John Deere Is Betting $5 Billion on Trump’s Infrastructure Plan

June 1, 2017, 2:58 PM UTC

Deere & Co (DE), the company best known as the U.S.’s biggest supplier of farm machinery, is bolstering its construction business with a $5 billion acquisition in Germany.

Moline, Illinois-based Deere said it’s buying privately-held road construction company Wirtgen Group for $5.2 billion in cash, a figure that includes the German company’s debt.

Read: Trump Administration: President’s $1 Trillion Infrastructure Plan Is Coming in a Few Weeks

Wirtgen makes equipment used in laying roads and has a network of company-owned and independent dealers in about 100 countries. It’s the company behind the Vögele, Hamm and Kleemann brands, and it does around 20% of its business in the U.S.. Wirtgen said in its press release that Deere intends to keep all of those brands going, and maintain “management, manufacturing footprint, employees and distribution network,” which suggests that job cuts among Wirtgen’s 8,000-strong workforce will be kept to a minimum. The deal is expected to close in the first quarter of 2018.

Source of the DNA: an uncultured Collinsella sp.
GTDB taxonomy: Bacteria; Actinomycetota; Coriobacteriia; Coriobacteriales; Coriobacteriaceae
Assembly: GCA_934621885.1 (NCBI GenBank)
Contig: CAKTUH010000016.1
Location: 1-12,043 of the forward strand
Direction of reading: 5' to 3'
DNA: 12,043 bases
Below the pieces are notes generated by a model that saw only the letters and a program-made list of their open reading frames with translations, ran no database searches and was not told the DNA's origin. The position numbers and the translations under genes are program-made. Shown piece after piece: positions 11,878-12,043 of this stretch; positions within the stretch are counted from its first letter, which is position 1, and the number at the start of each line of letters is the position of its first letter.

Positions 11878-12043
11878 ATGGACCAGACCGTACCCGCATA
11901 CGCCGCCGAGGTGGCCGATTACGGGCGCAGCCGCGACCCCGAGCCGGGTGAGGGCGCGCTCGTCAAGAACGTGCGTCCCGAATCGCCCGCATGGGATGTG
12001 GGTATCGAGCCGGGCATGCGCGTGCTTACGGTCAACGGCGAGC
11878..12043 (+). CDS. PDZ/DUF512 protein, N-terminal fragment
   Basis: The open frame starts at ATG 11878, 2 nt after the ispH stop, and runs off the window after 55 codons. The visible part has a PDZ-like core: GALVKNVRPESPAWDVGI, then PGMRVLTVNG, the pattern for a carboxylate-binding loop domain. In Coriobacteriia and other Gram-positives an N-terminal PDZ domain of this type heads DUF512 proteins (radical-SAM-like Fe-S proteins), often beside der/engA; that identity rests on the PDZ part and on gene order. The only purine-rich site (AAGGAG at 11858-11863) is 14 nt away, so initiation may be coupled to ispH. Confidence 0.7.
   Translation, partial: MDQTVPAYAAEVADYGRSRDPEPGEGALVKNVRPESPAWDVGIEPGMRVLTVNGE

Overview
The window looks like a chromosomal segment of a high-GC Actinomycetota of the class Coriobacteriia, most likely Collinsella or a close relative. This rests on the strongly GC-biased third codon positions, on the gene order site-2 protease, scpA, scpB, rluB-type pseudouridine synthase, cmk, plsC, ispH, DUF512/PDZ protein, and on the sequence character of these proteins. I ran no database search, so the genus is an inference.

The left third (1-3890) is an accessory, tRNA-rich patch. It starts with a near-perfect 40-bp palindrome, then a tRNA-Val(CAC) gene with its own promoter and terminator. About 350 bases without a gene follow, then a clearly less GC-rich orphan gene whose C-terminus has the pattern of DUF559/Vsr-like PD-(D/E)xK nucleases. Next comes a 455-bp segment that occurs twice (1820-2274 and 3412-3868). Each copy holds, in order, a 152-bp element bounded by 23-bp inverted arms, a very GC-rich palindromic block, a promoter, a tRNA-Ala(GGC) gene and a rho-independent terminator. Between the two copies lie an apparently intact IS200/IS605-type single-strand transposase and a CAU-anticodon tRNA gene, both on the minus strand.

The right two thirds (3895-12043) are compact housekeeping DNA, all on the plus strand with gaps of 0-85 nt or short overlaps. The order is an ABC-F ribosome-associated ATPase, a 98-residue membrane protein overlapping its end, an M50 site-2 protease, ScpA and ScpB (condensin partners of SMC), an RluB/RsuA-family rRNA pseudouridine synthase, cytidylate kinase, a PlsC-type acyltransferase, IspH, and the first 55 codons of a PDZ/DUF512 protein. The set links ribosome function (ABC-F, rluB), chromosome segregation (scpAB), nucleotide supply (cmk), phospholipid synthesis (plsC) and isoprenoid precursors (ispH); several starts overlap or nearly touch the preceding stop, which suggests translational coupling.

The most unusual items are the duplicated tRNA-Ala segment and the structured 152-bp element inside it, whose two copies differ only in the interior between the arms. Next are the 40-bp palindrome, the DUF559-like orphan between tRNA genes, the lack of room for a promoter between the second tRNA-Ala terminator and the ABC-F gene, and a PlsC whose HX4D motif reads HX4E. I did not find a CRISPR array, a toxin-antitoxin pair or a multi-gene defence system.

The deal comes against a background of high expectations for the infrastructure program of the new administration. President Donald Trump had made fixing the country’s roads a signature promise of his 2016 election campaign, and also of his inauguration speech. Max Guinn, head of Deere’s construction and forestry division, said “there is recognition globally that infrastructure improvements must be a priority and roads and highways are among the most critical in need of repair and replacement.”

Read: Trump’s “Shovel Ready” Infrastructure Plan Frustrated By Delays

Transportation Secretary Elaine Chao promised in March that the administration would present a $1 trillion infrastructure program later this year, but actually pushing it through will depend on funding. That’s proving hard to nail down due to the slow progress of Trump’s plans to reform health care and corporate taxation.

Read: Warren Buffett Just Quietly Bought Up Another German Company


The deal makes Wirtgen the latest member of Germany’s famed Mittelstand of medium-sized, family-owned companies – concentrated largely in the manufacturing sector – to sell out to a larger strategic buyer. The group is currently run by Stefan and Jürgen Wirtgen, sons of the late founder Reinhard. They had fielded interest from more than one interested party over the last couple of years, but chose Deere “because the businesses of Deere and Wirtgen complement each other so well,” a Wirtgen spokesman said.